Ukraine Lifts Prosecutorial Immunity For Members Of Parliament 

In its 19 December, Rferl reported that Ukraine’s national legislature has passed a Bill in its final reading that cancels prosecutorial immunity for lawmakers.  It is said that the Bill essentially simplifies the procedure for prosecuting corrupt lawmakers allowing law enforcement to bypass parliament when requesting permission to detain or arrest them. It also contains a disputed rule that gives the prosecutor-general the sole power to initiate criminal proceedings against members of parliament.  If the president signs the Bill, it will go into effect on January 1.

Greece: Criminal justice system inadequate to counter corruption

On 18 December, a news release from the Council of Europe’s Group of States against Corruption (GRECO) said that GRECO had published a report concluding that the Greek government has to some extent re-introduced more appropriate sanctions in this respect, with the reintroduction, to some extent, of stronger criminal legislation in respect of bribery offences as of 18 November.

Malta: investigation risks being compromised while Prime Minister is in office

A news release from the EU on 18 December said that, following the passing of a Resolution by the Parliament, MEPs are concerned about the credibility of investigations into the murder of journalist Daphne Caruana Galizia and the lack of progress on related accusations.  The Resolution points to the allegations of corruption and money laundering against the Maltese Prime Minister, and in particular his Chief of Staff and the former Minister for Tourism, other government members and private companies and individuals connected to them, regretting that parallel investigations “have not advanced or have not even been launched”.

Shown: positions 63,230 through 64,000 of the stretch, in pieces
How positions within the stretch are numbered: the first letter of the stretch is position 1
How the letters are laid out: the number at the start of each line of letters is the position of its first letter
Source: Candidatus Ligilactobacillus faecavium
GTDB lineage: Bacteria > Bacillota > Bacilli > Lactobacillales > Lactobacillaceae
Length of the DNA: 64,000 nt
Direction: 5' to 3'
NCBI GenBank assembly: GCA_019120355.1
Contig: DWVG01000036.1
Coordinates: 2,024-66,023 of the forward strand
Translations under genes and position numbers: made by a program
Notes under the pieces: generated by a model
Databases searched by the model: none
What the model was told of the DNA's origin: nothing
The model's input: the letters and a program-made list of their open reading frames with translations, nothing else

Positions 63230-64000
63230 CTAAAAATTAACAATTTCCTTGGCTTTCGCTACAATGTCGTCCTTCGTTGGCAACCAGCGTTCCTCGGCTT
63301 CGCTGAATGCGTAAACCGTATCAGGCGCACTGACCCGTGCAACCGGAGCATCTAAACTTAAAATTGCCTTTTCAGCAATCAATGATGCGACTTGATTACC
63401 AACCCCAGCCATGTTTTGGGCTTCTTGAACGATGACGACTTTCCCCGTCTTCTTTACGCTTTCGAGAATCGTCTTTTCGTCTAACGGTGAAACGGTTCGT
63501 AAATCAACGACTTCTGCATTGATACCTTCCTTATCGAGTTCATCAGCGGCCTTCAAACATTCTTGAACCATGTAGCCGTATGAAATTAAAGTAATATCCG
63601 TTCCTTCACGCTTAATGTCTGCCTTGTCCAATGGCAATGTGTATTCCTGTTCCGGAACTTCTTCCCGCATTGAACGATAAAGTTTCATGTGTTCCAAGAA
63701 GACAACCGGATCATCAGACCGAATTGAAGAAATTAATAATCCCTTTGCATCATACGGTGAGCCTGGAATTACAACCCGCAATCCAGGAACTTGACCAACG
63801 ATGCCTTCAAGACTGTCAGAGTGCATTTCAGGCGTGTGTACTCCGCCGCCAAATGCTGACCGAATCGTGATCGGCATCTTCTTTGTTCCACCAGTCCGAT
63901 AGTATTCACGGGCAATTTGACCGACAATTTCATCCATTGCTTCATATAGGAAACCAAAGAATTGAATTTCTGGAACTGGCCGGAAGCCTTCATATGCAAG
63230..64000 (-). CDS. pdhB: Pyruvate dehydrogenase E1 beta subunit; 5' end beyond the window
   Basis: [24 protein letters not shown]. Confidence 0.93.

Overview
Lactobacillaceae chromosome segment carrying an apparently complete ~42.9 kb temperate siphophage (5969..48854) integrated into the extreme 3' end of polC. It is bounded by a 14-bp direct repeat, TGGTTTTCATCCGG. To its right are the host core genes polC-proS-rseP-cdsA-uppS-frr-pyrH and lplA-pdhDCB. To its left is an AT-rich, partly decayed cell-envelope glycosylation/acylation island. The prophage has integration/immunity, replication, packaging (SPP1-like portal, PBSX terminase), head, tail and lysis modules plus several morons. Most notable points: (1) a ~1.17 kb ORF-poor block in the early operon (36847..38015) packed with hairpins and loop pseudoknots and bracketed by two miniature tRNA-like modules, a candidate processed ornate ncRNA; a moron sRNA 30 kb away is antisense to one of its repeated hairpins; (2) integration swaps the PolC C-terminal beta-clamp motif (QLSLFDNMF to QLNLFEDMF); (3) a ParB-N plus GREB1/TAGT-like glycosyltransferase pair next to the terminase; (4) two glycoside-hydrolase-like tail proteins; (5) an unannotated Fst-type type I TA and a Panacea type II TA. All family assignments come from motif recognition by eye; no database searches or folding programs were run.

On 18 December, following the latest mutual evaluation reports on Russia and Turkey, FATF issued an updated consolidated schedule of all AML/CFT assessment markings.


On 18 December, the Daily Mail reported that Yousef Selassie stole the identities of at least 75 people in the scam where he ‘circumvented two-factor authentication security measures to access the victims’ online accounts’, by requesting that recovery codes be texted to the associated phone numbers which he now controlled’. Selassie then accessed the victims’ online accounts – including ones run by Gmail, Yahoo, and Dropbox – to check whether they had cryptocurrency accounts and in some cases he changed the passwords so victims couldn’t regain control.

Man from Slough convicted of his role in a plot to import 96 lethal firearms into the UK 

A news release from the NCA on 18 December reported that Stephen Spires, a 37-year-old man from Slough has been convicted of his role in a plot to import 96 lethal firearms into the UK following an investigation by the joint NCA and Metropolitan Police Organised Crime Partnership (OCP).

Advisory Network on Terrorism and Propaganda Workshop: “Defining the global right-wing extremist movement”

A news release from Europol on 17 December reported that more than 100 participants from national agencies, EU institutions and agencies and international organisations gathered at Europol in a closed workshop to learn from leading experts in the field about online dimensions of right-wing extremism and terrorism.  The news release contains details of the speakers at the workshop and abstracts of what they presented.“defining-global-right-wing-extremist-movement


Author: raytodd2017

Chartered Legal Executive and former senior manager with Isle of Man Customs and Excise, where I was (amongst other things) Sanctions Officer (for UN/EU sanctions), Export Licensing Officer and Manager of the Legal-Library & Collectorate Support Section